ES Norman - Vertical Limit AR painted by Tracy Eilers - owned by Erin Corbett

ES Norman – Vertical Limit AR painted by Tracy Eilers – owned by Erin Corbett

I’m very lucky that Tracy lives nearby and was willing to give me a lesson. It was so amazingly helpful to watch her paint and have her walk me through the basics. She also lent me her rare copy of Carol William’s Color Formulas and Techniques to study up beforehand.

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I am really, really excited about oils. I love how long you can work with them, so you can keep tweaking things til they’re just right. Perhaps the coolest thing about oils- especially coming from pastels- is that you can add and change colors easily, and even go from dark to light. It makes adjusting colors and shading ten times easier.

Oil paints may seem intimidating, especially since they require a bit of investment to get started. But they’re a great medium, and really wonderful to work with. I did not hesitate to purchase my own supplies. I spent about $120 for my basic paints, 7 brushes, brush cleaner, palette knife, and drier. Considering how lovely the horses turn out and how long those items will last me, it is well worth it.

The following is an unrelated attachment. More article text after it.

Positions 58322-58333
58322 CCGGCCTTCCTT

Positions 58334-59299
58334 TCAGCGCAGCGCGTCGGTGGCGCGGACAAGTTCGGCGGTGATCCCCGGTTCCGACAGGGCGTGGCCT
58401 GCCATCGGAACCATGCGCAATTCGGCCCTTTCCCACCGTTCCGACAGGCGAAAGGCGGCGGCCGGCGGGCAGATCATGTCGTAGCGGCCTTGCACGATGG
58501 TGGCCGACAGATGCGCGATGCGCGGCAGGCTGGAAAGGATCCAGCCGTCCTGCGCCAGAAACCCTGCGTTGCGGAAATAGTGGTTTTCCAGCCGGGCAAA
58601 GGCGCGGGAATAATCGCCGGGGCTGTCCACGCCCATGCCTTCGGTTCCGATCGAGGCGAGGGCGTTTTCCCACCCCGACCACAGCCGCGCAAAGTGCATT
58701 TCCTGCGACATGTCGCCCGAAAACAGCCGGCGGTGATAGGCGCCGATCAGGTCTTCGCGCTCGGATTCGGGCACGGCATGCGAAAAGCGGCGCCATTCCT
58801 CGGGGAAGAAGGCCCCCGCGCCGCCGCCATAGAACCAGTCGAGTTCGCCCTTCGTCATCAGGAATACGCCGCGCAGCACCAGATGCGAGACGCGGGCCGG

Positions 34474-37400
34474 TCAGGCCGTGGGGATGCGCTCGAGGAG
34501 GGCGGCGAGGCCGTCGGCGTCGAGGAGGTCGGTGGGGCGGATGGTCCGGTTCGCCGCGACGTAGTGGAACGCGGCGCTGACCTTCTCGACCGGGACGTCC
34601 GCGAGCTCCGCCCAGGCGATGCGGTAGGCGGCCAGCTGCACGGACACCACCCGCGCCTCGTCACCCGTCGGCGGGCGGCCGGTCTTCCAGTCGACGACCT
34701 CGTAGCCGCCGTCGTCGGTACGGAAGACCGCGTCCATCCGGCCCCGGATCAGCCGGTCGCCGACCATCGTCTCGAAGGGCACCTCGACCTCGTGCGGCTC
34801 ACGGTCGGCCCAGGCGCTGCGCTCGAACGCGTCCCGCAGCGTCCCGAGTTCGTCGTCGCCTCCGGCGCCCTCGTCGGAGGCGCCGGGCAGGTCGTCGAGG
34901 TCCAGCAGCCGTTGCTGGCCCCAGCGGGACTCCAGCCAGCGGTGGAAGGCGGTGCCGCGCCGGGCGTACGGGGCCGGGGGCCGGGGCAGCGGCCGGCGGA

Doodlebug in his base coat

Doodlebug in his base coat

The downside to oils is how long the coats take to dry (even with additional drier). It’s very worth it, but patience is not my strong suit. I am eager to keep working on the horses in progress, and start a few more! I don’t intend to stop using pastels by any means, but I love having this new medium in my arsenal!

Pick a Pinto

I have a number of horses that are nearly ready to be painted. Most of them already have colors, but the choice for my CM Poquito is still up in the air.

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I need some help! I posted my top six choices below. The references are mostly for the pattern- I’ll likely be doing a chestnut body color. Help me out- what’s your favorite?

#1 – speckled medicine hat

1 - speckled medicine hat

#2 – extreme medicine hate

2 - extreme medicine hat

#3 – roany overo

3- roany overo

#4 – spotty overo

4 - spotty overo

#5 – oreo splash

5 - oreo splash

#6 – belly splash

6 - belly splash

What do you think? Vote for your favorite below!